During the 1980, I worked as a Systems Engineer at HP. The HP 3000 and its operating system MPE became the center of my work and interest. 

I saved the most interesting programs I had written at HP. These were two 1600bpi open-reel tapes, which I could read 32 years after they had been written. WoW! So I re-built the my account structure on a PC and started to get re-aquainted with the programs. It helped tremendously that I found HP3000-simh, an simulator of an HP3000 Series III. 

The programs I saved are now running (partially) on the simulator. Some of them were written when MPE V/E git released, and I tried to understand the extended table layouts. Of course, these programs do mot make sense on a Series III simulator.

Early 2018 I came in touch with the owner of an HP 3000/52, who allows ma to use this system for some tests. It took me a while until I got the I/O confifuration right, but now the system is up and running.


Here are some examples:

7945A disc drive performance

When the /37 was first released together with the 7945A disc drive, there was some customer feedback about "slow performance". Now, this was an entry level system! But nevertheless, I started some test and found that performance greatly varied when connecing a 7945A or a 7933A disc drive. The 7933A showed significantly better results - much bettter then the theoretical figures - but only (mostly) on database or swapping I/O. 

I wrote some programs doing low-level disc I/O and after some tinkering, I found that the 7945A lost a complete revolution when switching from one disc head to the next. And due to the smaller number of sectors per track (than on the 7933A) the probability of such a switch to happen was much higher on the small disc drive. Had the start-of-track being staggered a bit more, the head switch time would not have caused the disc to need a full revolution until all electronics was ready for reading the first sector on that track.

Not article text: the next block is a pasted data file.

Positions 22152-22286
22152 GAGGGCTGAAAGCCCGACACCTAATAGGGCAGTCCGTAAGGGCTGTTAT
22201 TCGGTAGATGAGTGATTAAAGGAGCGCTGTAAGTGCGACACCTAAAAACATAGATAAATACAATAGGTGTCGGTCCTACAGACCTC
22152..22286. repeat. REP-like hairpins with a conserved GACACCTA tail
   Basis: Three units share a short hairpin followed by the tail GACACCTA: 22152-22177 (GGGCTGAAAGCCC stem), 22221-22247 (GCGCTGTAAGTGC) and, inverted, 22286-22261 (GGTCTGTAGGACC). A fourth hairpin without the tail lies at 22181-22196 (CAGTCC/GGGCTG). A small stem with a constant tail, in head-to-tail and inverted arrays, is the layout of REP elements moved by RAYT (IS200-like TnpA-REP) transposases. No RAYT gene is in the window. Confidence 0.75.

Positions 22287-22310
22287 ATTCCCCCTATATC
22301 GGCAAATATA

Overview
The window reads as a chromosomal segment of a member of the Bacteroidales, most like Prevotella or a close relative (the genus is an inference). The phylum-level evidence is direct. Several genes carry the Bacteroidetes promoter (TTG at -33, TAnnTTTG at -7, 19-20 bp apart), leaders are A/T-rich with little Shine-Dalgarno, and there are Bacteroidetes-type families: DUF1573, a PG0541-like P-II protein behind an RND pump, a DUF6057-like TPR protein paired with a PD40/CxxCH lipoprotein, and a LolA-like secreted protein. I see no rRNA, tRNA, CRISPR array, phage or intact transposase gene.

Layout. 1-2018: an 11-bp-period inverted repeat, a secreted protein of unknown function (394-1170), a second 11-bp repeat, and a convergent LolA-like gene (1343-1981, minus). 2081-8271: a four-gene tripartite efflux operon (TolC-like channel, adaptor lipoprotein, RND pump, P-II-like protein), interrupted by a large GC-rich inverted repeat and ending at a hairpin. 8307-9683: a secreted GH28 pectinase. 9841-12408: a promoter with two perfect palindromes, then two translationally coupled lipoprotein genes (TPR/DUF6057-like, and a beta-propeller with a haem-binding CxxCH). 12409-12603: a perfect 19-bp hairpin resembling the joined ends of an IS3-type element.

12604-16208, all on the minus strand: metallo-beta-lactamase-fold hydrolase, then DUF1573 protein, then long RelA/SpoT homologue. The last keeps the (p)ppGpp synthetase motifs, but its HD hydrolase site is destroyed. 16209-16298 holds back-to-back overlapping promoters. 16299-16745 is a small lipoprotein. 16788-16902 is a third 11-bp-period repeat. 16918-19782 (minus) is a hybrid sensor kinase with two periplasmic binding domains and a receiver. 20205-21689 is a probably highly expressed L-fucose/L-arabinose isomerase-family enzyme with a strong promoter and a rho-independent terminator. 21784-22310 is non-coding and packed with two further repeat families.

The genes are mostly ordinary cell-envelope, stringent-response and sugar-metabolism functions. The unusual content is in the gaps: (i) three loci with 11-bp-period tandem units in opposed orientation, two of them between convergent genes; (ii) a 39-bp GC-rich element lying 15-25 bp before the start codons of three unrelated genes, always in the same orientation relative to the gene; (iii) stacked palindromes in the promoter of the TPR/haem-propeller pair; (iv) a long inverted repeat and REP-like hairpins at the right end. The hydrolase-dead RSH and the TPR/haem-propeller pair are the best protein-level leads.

Image Database System Performance

The Image DB system's master data sets used a hashing algorithm to calculate a record number from a given key value. This caused so called "synonyms" to appear: Different key values which hashed to the same record number in the master data set. That condition cause synonym chains to be constructed so that all these records coul b found even when they did not occupy their original hashed record number.

I became intereted in the duration of certain Image funtion calls. One possibility was to adopt the application program which issued the function calls, but this was not possible when a third party application was used. So I took the Image function call definitions and wrote my own set of functions (with the same defintion) where each funciton contained just a call to the respective Image function and a time measurement, and compiled it into an SL. If this SL was added to the "run" command for the application program, "my" functione whould have been called, and then had called itself over and over again until a stack overflow occured.

Instead, I did not use the original Image function calls but slightly "distorted" ones. And after compiling the program, I used another self-written program to correct the external symbol table in the SL to have the function calls in ther point to the real Image functions....